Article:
3. Add the following line:
    PermitEmptyPasswords no
  4. Save and Close the file.
  5. Attempt to change your password to an empty password.

If you are prevented from doing so then this security measure has been successfully implemented.

Limit Users with SSH access

Not every user needs to access the server via SSH. IN fact, the list of users who should have that kind of access are very small. Do yourself a favour and limit it to only those who need that kind of access.

  1. Log into your server
  2. Locate and open sshd_config file
  3. Add the following line:
    AllowUsers [user1] [user2]
    • Include the usernames of the users and separate them with a single space
  4. Restart the SSHD service by typing in the following command:
    service sshd restart
  5. Log out of the SSH session.
  6. Attempt to login with another user account which you have access to BUT is not included on the AllowUser list.

If you are unable to log in then you have successfully implemented this security measure.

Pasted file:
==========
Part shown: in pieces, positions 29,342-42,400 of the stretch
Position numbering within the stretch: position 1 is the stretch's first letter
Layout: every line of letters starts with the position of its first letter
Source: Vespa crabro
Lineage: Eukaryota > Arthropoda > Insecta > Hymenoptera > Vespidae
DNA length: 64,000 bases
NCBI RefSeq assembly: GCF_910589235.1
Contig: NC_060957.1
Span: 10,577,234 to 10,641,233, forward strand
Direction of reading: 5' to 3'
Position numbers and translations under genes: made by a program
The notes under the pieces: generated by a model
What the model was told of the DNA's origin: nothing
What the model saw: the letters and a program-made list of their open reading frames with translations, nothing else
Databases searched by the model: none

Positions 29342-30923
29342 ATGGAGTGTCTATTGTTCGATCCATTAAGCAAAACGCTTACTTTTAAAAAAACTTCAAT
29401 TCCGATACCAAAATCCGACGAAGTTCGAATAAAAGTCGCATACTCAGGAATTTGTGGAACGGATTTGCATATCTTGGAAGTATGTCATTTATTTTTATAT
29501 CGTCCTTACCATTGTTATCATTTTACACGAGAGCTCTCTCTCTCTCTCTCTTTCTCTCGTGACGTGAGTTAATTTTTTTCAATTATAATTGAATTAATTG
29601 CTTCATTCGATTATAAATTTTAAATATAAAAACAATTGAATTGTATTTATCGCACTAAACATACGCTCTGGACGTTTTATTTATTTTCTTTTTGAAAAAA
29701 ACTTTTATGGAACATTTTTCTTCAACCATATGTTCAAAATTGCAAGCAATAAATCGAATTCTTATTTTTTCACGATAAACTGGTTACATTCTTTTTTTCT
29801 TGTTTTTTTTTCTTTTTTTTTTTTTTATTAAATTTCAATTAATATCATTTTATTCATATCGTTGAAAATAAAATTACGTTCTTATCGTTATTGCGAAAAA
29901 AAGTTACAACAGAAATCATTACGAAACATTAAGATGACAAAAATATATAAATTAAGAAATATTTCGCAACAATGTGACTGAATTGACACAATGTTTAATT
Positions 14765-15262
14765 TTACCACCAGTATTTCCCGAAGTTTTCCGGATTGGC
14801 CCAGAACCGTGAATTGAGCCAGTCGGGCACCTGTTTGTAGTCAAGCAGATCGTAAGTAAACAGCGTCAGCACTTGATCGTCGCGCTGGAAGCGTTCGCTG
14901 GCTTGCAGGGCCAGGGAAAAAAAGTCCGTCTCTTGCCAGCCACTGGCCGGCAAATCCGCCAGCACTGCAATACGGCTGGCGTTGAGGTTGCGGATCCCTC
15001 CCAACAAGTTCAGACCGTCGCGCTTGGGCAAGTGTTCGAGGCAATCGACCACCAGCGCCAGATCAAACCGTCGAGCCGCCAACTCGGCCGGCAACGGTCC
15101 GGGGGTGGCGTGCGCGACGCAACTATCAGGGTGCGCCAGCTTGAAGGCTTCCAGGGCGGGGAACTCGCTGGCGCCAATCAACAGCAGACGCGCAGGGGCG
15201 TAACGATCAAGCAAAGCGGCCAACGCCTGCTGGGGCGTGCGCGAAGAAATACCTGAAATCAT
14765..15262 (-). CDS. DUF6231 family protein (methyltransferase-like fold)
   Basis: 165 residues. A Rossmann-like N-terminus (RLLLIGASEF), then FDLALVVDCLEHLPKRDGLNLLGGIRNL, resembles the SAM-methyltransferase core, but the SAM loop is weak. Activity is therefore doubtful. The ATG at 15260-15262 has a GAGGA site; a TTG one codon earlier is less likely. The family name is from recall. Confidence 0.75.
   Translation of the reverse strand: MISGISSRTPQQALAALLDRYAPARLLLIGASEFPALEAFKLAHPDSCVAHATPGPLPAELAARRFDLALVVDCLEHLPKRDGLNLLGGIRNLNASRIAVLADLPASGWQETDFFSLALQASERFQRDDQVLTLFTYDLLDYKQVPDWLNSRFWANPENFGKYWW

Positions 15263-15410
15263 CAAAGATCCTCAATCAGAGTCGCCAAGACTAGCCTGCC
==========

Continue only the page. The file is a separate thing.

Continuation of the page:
Only use the SSH 2 protocol

There are two versions of the SSH protocol: 1 and 2. SSH 2 is far more robust and secure AND it is backward compatible with SSH. That being the case, there is really no need to allow for the use of its less secure older sibling protocol.

  1. Log into your server
  2. Locate and open sshd_config file
  3. Add the following line:
    Protocol 2
    • This line may already be present. You may simply have to remove the “#” and the “1”.
  4. Restart the SSHD service by typing in the following command:
    service sshd restart

Use a different (non-default) port

The default SSH port, port 22, is regularly scanned for open SSH servers. That being the case, it would be well advised to change the SSH port which your server communicates on to another port.

  1. Log into your server
  2. Locate and open sshd_config file
  3. Add the following lines:
    #Run SSH on a non-standard port
    Port 2099 #Change me
    • It is advised that you avoid ports such as 222 or 2222 as these ports are regularly scanned by hackers as well as the default port.
  4. Restart the SSHD service by typing in the following command:
    service sshd restart